Tomorrow marks the 20th anniversary of one of the most important cultural documents of a generation: the Wu-Tang Clan’s Enter the Wu-Tang (36 Chambers). The album was crafted in a dojo in Staten Island, New York — better known as Shaolin — by a nine-man collective (sorry, Cappadonna) with a staggering amount of talent, and it was released into the world on November 9, 1993. Mystical, lyrical, fantastical, aerobic, hysterical: They were an evolutionary flock of young guns with old souls. To celebrate the group’s debut — which launched a swarm of solo careers, a hive of affiliated artists, a clothing line, a loose philosophy of life, and a few terrible movies — we asked nine Grantland staffers to represent for their favorite member of the Wu, just as they did back in ‘93.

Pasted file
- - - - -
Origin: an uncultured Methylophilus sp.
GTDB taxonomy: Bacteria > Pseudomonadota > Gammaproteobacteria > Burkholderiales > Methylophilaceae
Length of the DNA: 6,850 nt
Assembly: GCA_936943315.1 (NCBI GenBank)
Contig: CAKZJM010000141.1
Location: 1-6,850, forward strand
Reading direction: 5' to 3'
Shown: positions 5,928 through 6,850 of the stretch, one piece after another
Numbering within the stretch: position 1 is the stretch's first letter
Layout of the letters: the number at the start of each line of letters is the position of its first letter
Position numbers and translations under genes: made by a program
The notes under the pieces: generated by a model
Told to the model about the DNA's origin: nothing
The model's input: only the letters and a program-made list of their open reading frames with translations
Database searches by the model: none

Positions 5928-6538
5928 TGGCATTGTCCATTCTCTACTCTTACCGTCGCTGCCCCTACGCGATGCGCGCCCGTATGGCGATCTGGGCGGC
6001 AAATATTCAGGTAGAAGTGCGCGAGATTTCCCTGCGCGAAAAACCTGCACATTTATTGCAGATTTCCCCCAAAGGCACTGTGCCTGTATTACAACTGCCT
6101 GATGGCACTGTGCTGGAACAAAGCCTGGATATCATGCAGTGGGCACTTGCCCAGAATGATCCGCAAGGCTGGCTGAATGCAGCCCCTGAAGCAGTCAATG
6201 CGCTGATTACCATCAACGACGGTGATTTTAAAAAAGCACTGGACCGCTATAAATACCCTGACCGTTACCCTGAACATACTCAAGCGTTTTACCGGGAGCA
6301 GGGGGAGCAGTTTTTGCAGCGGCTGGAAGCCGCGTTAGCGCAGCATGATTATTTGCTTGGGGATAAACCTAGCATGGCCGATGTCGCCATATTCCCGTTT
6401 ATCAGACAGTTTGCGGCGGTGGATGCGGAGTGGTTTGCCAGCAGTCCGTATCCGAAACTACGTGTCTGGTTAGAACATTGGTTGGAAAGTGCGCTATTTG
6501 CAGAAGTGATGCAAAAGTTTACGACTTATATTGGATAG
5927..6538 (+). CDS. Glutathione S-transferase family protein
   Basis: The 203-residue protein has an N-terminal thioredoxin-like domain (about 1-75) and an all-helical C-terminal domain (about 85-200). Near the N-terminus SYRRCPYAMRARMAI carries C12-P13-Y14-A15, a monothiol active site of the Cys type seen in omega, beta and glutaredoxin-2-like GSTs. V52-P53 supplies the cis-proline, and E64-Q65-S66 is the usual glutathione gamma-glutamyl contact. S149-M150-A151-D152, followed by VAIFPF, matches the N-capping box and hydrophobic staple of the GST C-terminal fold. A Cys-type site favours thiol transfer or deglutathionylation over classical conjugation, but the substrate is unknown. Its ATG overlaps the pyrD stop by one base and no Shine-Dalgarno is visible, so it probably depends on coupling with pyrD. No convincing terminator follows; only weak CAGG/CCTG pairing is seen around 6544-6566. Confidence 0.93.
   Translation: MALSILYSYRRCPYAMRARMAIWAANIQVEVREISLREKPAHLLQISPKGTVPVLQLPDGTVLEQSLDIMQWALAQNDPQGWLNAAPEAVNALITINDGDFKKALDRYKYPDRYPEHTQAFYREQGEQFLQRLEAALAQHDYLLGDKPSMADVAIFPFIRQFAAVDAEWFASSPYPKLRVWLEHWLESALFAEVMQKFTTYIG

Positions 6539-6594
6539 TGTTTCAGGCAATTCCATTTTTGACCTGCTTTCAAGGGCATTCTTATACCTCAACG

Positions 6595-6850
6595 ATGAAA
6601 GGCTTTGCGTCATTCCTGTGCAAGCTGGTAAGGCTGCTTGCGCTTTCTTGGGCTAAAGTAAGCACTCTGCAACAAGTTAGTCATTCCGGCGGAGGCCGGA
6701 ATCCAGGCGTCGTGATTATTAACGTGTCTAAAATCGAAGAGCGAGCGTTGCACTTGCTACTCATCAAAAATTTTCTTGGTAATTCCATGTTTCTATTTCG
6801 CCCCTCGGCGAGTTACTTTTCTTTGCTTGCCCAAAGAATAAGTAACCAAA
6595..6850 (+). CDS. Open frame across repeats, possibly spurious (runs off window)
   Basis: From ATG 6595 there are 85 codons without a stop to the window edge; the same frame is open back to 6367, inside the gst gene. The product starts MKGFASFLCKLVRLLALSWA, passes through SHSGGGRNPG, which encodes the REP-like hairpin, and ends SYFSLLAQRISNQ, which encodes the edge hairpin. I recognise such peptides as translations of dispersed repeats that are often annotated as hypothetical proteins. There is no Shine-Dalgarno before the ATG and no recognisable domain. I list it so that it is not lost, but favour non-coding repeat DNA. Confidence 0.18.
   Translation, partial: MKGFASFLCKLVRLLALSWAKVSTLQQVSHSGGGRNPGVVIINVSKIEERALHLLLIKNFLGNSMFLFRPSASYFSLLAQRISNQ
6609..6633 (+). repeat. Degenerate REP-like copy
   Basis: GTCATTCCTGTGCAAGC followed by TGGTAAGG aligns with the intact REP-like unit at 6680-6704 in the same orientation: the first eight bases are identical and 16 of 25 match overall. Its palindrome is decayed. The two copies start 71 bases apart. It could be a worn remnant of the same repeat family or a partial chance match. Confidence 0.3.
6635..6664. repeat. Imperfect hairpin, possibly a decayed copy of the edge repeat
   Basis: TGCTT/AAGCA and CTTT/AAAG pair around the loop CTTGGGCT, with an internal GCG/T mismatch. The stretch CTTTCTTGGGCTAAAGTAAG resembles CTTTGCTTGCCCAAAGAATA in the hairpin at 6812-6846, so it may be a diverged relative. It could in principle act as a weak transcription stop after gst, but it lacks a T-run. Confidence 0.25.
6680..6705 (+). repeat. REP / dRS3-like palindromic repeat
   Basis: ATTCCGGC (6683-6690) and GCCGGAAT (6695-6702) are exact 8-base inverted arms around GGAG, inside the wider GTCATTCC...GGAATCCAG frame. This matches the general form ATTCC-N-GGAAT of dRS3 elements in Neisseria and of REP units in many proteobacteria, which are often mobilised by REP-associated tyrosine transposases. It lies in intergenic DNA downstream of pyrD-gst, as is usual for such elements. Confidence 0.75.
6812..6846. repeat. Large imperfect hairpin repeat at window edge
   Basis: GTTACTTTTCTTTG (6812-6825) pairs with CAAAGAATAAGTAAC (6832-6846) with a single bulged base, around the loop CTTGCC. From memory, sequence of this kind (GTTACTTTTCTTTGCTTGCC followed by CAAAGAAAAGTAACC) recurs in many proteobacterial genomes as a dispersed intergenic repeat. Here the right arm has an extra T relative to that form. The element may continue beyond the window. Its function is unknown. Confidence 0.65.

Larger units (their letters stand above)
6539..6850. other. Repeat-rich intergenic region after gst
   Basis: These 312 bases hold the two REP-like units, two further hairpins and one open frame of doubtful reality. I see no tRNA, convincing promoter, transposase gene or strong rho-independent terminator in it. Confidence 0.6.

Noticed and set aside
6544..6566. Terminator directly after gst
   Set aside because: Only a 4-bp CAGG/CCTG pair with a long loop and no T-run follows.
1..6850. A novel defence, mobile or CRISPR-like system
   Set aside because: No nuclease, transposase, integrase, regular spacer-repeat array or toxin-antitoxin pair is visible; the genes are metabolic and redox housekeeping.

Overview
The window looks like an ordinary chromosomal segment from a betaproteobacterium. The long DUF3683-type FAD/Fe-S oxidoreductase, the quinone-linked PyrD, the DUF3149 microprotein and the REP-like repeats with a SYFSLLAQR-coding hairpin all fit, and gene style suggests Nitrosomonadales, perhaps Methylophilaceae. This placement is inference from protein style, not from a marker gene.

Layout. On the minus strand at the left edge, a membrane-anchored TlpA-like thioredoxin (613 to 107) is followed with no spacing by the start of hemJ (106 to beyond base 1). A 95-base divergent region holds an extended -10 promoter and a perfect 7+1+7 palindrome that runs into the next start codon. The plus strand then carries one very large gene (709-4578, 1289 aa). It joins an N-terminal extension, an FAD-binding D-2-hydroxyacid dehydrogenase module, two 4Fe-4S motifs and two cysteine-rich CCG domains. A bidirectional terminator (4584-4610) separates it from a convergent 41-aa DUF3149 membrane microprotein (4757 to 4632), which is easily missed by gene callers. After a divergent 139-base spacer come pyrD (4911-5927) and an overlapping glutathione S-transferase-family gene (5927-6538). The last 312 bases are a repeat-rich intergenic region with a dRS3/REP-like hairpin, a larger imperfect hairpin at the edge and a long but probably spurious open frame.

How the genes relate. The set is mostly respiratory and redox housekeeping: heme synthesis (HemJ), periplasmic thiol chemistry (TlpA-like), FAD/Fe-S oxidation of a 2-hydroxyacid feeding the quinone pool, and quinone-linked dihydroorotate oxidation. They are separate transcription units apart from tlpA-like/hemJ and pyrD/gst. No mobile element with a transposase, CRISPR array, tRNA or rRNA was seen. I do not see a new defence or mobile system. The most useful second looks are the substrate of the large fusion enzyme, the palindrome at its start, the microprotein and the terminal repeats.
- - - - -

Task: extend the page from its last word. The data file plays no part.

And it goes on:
Grantland reflects on a hip-hop collective and album whose shadow lingers and whose influence grows by the year.
There appears to be only two things standing in the way of Texas passing a package of sweeping new restrictions on abortions that would effectively close most abortion clinics in the state: Wendy Davis and her pink shoes. The Democratic state senator is currently waging what is shaping up to…
State Senator Wendy Davis is doing something special in Texas right now. The type of people she is up against are small minded, anti-women jackasses. Keep going, Senator.